“Silence does not mean that a person quits. It simply means that one doesn’t want to argue with people who just don’t want to understand.”

I don’t know how many have heard of the Simon and Garfunkel song “The Sound of Silence”. It’s lyrics start off with:

Hello darkness, my old friend

I’ve come to talk with you again

Because a vision softly creeping

Left it’s seed while I was sleeping

And the vision that was planted in my brain

Still remains

Within the sound of silence.

The lyrics of the whole song are disturbing and yet relevant at the same time. It’s about the inability of people to communicate emotionally. Written by Paul Simon almost the same time as the assassination of JFK in 1964, the song was a dismal failure in the initial debut, which became a hit after the second and third versions were released.

Silence is a haunting and eerie emotion because one cannot understand its meaning. Similar to the music of Simon and Garfunkel, silence is a confusing state.

Silence is at times attributed to weakness. There are those who prefer to stay silent in order to avoid problems. But their silence should be taken with apprehension because it’s the shallow water that plans big moves. Remember, the noisy ones are always predictable.

“…my silence means I have adapted to the changes in my life and I don’t want to complain. My silence means I’m on a self-healing process and I’m trying to forget everything that has hurt me. My silence means I am just trying to move on gracefully with all my dignity…”

Strength through vulnerability

I was watching a delayed episode of America’s Got Talent season 12 where the artist Seal was a guest judge. One of the contestants was Kechi Okwuchi, who in 2005 and was 16 years old at that time, was one of two survivors of a plane crash in Nigeria traveling between Abuja and Port Harcourt. The plane crash landed in Port Harcourt, killing 107 passengers and crew. Since then, she had over 100 surgeries to treat her burns and injuries. Ever since that fateful day, music became her daily companion. After her performance, she received a standing ovation from the judges and Seal had said that his daily mantra was “strength through vulnerability”.

I share her story because I believe that we can somehow all relate to this. We are all broken in some form. And the story of Kechi is the story of our weakest moments in our lives. The resilience and strength to fight back in spite of the odds serve as an inspiring story for many of us who have fallen and have difficulty in rising from that fall.

Change and chances are given to us unlimitedly. Saying that we don’t have time to improve our thoughts and our lives is like saying we don’t have time to stop for gas because we’re too busy driving. Eventually the situation will catch up with us.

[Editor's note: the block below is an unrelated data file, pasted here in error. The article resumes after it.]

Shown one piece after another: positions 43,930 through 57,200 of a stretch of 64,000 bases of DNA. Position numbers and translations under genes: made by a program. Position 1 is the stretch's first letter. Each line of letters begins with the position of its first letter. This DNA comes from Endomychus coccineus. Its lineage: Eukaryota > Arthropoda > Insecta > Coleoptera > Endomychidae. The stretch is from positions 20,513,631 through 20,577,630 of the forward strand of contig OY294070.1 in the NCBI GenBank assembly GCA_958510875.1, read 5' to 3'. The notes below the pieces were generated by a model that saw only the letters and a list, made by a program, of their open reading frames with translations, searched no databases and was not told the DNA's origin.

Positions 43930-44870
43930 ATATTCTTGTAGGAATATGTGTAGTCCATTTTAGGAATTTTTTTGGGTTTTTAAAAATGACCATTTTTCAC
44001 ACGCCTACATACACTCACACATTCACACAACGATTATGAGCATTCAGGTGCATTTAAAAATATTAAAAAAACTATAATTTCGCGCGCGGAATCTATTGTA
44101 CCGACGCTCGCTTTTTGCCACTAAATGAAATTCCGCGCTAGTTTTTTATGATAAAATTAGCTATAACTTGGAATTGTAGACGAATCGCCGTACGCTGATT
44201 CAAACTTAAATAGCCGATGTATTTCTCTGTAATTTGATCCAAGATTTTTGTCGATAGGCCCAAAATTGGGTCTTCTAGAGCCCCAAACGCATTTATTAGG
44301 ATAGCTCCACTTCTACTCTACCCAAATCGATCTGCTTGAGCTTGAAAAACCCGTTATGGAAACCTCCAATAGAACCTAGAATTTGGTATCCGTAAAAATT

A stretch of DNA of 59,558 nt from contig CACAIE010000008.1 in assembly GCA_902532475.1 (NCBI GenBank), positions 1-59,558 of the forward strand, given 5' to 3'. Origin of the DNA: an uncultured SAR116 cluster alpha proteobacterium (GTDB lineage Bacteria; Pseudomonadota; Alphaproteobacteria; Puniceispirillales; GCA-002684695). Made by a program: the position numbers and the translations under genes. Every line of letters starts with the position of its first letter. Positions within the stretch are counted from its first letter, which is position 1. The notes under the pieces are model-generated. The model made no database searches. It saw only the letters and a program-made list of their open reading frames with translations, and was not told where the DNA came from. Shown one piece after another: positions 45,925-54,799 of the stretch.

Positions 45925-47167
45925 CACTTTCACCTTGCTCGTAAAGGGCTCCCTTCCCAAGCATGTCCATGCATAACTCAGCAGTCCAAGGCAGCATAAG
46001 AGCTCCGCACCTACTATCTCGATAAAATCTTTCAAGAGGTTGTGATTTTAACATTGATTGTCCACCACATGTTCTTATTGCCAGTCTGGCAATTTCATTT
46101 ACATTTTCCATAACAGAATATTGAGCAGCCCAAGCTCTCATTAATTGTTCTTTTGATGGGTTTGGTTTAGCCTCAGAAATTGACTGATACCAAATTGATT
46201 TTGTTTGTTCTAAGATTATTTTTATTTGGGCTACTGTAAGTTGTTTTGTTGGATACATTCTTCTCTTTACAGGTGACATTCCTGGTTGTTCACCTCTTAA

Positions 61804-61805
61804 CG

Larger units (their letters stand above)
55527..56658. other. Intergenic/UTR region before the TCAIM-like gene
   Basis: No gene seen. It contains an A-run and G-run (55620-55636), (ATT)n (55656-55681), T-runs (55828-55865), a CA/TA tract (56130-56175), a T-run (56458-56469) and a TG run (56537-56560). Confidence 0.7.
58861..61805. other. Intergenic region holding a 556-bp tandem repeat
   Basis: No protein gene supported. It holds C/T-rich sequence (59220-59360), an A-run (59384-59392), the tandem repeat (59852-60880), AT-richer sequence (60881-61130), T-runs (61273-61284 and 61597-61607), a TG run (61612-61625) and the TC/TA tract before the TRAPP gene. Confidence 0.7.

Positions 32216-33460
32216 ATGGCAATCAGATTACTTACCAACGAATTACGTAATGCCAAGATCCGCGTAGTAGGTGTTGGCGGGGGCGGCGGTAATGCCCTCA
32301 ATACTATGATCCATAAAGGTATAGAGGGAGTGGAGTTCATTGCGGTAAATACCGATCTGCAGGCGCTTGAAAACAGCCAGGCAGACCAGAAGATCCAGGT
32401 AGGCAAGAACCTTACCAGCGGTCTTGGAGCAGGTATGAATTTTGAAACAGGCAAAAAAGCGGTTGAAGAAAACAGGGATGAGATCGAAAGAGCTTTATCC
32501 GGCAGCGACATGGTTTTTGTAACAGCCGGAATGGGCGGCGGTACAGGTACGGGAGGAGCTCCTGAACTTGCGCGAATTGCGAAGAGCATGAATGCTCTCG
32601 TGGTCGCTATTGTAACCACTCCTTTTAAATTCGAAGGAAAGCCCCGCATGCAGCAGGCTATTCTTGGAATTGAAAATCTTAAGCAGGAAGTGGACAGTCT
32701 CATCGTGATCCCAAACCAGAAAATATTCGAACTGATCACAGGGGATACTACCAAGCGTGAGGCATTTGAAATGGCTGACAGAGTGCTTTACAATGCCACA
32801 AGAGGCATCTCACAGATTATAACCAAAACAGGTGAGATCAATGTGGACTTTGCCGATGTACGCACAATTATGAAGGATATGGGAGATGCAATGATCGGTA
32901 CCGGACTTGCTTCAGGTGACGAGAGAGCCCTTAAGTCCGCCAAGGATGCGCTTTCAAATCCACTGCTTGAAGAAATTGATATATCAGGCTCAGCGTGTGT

They say that sometimes we don’t realize our own strength until someone tries to take advantage of our weaknesses. When we are at our lowest points in our lives and you have someone take advantage of that situation, that vulnerability, one cannot help but feel angry or sorry or sad or all of the above.

Brené Brown summarizes what I believe vulnerability is.

Vulnerability is not winning or losing. It’s having the courage to show up and be seen when we have no control over the outcome. Vulnerability is not weakness. It’s our greatest measure of courage.

And forgiveness is part of the process of strengthening ourselves. After all, when one forgives, two souls are set free.

Of betrayals and forgiveness

Nothing hurts more than being betrayed by the single person you thought would never hurt you.

Whether it’s someone in your family, your friend, your better half, your colleague or your business associate, betrayal is an act that’s difficult to forgive. It is natural to be angry, especially when the boundaries on issues of trust have been crossed.

The pain of betrayal changes people in an incomprehensible way. Betrayal is abusive and destructive. People end up blaming themselves for entrusting their feelings to someone. When the vulnerability is ripped apart, a feeling of being violated slices through the core. The hurt is deep and difficult to mend. It’s because that the moral fiber of every relationship is built on trust.

Love grows where trust is laid, and love dies where trust is betrayed”

How do you move on after a betrayal?

It’s difficult. But achievable. Every process of pain requires a healing period. There is no overnight cure. It’s not easy to “forgive and forget”. Those two words are immature thoughts learned during our childhood years. How do you say to someone “I forgive you for betraying me”?

I can only surmise that the one person who has ever said that, was nailed to the cross 2000 years ago by those who betrayed Him.

And there is no greater pain felt than one in a betrayal.

Forgiveness does not come easy. More often than not, the one that was betrayed has difficulty in moving on. It’s a vicious cycle of anger, hate, and wallowing in misery. It’s unproductive and unhealthy both physically and emotionally.

I get it. There is pain. And the pain is deep. But I also said that there’s a grace period called healing. And healing only begins when we learn the art of forgiveness. No, not the the kind that says “it’s alright for hurting me”. Because it’s never alright. It’s the one that says, “I forgive myself from allowing you to hurt me all this time, because I love my life, because I deserve better, because I have crumbled and fallen and will pick up the pieces from where you left me.” It’s that one where you learn to forgive yourself.

We forgive not because they deserve to be forgiven, but because you don’t want to suffer and hurt yourself every time you remember what they did to you. Forgiveness is mental healing and the final act to loving yourself.”